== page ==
I'm not going to lie, my dance moves were rusty. But thankfully, the sequences were repeated often enough that I got the moves down by the end of each section. During a few sections, I was given creative freedom to strike a pose or "work it," which I took full advantage of since no one was there to judge (except my cat). For those familiar with dance moves, expect to see pivots, box steps, grapevines and pas de bourrée incorporated throughout the workout. If you have no idea what I'm talking about, don't worry, your instructor will break it down for you.
The workout itself flew by, and suddenly we were on the toning section, where we did a sequence of ab movements like sit-ups, Russian twists and V-ups. The sprint section was next, which involved high knees, jumping jacks and jump squats that I tried to do as lightly as possible without making too much noise. The workout concluded with a final series of dance cardio and a brief stretch. By the end, I was high on cardio again.
Throughout the trial, I dabbled in the new sections offered but kept coming back to that signature 45-minute workout. I was surprised at how sore I was from just jumping around my studio apartment, keeping up with the instructor and making the moves my own.
What I liked about the workout
One of the things I remember appreciating about 305's in-person classes was that they always felt different. Sure, classes follow a similar structure depending and the dance moves tend to reappear in a variety of iterations across workouts, but this is the only virtual workout I've come across where you're not just doing a series of burpees, squats, push-ups and other workout moves in certain intervals. 305 At Home truly feels like you're just having fun in your living room — and breaking a sweat in the process.
Having taken the classes in person (in New York City no less, where I'd find myself dancing alongside the likes of Broadway-level dancers), I came into the at-home version of the workout trying to manage my expectations. Of course, there's nothing like being in a room with a live DJ or feeding off the energy of people dancing alongside you. But if you're looking to break up the monotony of working out at home and try something different and a whole lot more fun, 305 At Home is a welcome change.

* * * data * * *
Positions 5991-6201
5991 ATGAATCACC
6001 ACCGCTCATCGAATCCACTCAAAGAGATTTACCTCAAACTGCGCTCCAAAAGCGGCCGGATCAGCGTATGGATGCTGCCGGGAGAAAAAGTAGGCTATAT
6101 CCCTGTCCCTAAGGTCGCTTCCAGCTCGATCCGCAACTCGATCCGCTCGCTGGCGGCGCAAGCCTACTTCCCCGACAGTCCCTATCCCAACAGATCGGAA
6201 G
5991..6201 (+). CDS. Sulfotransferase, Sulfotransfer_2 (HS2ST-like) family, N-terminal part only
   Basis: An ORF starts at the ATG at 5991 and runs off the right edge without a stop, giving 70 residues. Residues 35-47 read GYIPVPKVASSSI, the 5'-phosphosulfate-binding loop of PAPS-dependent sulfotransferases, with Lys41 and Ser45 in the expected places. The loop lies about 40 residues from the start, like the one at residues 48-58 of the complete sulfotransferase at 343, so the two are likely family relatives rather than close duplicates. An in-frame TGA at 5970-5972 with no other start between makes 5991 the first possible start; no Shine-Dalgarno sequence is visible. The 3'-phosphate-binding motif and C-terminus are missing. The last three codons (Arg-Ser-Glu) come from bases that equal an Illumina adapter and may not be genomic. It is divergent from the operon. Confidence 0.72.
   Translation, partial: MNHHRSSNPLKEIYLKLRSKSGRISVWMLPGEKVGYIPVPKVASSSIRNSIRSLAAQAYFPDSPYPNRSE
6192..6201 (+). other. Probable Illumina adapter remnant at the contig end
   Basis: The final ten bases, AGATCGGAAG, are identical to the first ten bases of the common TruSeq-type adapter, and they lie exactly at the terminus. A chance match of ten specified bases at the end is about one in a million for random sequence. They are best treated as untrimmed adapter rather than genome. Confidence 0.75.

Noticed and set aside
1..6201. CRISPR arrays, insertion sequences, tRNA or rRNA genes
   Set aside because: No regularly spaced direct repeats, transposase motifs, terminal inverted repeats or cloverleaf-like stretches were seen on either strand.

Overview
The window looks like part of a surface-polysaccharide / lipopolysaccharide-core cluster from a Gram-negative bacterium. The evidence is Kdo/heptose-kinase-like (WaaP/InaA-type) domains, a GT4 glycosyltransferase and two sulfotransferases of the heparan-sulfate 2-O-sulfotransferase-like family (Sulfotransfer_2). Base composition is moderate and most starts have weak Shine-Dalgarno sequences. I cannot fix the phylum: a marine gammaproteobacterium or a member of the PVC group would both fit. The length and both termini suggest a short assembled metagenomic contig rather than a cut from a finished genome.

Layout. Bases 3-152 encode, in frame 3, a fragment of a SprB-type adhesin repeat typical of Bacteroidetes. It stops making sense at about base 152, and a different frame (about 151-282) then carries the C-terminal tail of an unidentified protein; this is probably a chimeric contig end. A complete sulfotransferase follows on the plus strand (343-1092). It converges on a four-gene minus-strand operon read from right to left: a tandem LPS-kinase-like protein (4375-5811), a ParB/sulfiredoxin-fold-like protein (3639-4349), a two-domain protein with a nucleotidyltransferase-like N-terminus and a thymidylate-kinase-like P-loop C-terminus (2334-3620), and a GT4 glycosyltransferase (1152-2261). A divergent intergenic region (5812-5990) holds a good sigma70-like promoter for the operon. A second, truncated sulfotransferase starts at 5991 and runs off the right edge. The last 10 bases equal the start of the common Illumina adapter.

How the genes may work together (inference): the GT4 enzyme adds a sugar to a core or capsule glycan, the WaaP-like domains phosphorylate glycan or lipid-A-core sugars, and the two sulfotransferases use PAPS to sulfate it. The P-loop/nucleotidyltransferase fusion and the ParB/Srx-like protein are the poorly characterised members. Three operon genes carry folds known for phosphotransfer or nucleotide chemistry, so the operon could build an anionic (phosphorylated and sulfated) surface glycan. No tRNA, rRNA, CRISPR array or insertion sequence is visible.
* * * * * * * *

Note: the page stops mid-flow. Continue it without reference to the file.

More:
The level of energy that 305 instructors bring to the table has been a hallmark of this workout and that still comes through virtually. Though I struggled to push myself as hard as I would during an in-person class where I'd be keeping up with a group, I did find it freeing to strike whatever pose I wanted without overthinking — and finally try to get this whole twerking thing down without an audience.
What I didn't like about the workout
Something that's always been up for debate about this workout is whether or not you'd enjoy it if you weren't a "dancer." As someone who took dance classes from a young age until college, I'm probably not the best person to answer this. But I will say that doing this workout at home allows a true judgment-free place to experiment, practice the moves and get them down if it's something you're interested in trying. You do, however, need to be willing to work past the learning curve.
One major challenge I hit was lack of space. You can do this workout and keep your overall movements small, but it was a conscious effort to be spatially aware of the things I could potentially knock over as I was traveling left and right for certain moves. I live on the ground floor of my apartment complex, but I could also see this workout getting pretty annoying if you have neighbors below you.
I would recommend this workout to:
- Anyone looking for a workout that doesn't feel like a workout
- People with a decent amount of space to work with (and chill neighbors)
- Those who want to feel like Beyoncé for 45 minutes
- Anyone who loves to dance (or is interested in learning how)
- Those who could use a fun break from their normal workout routine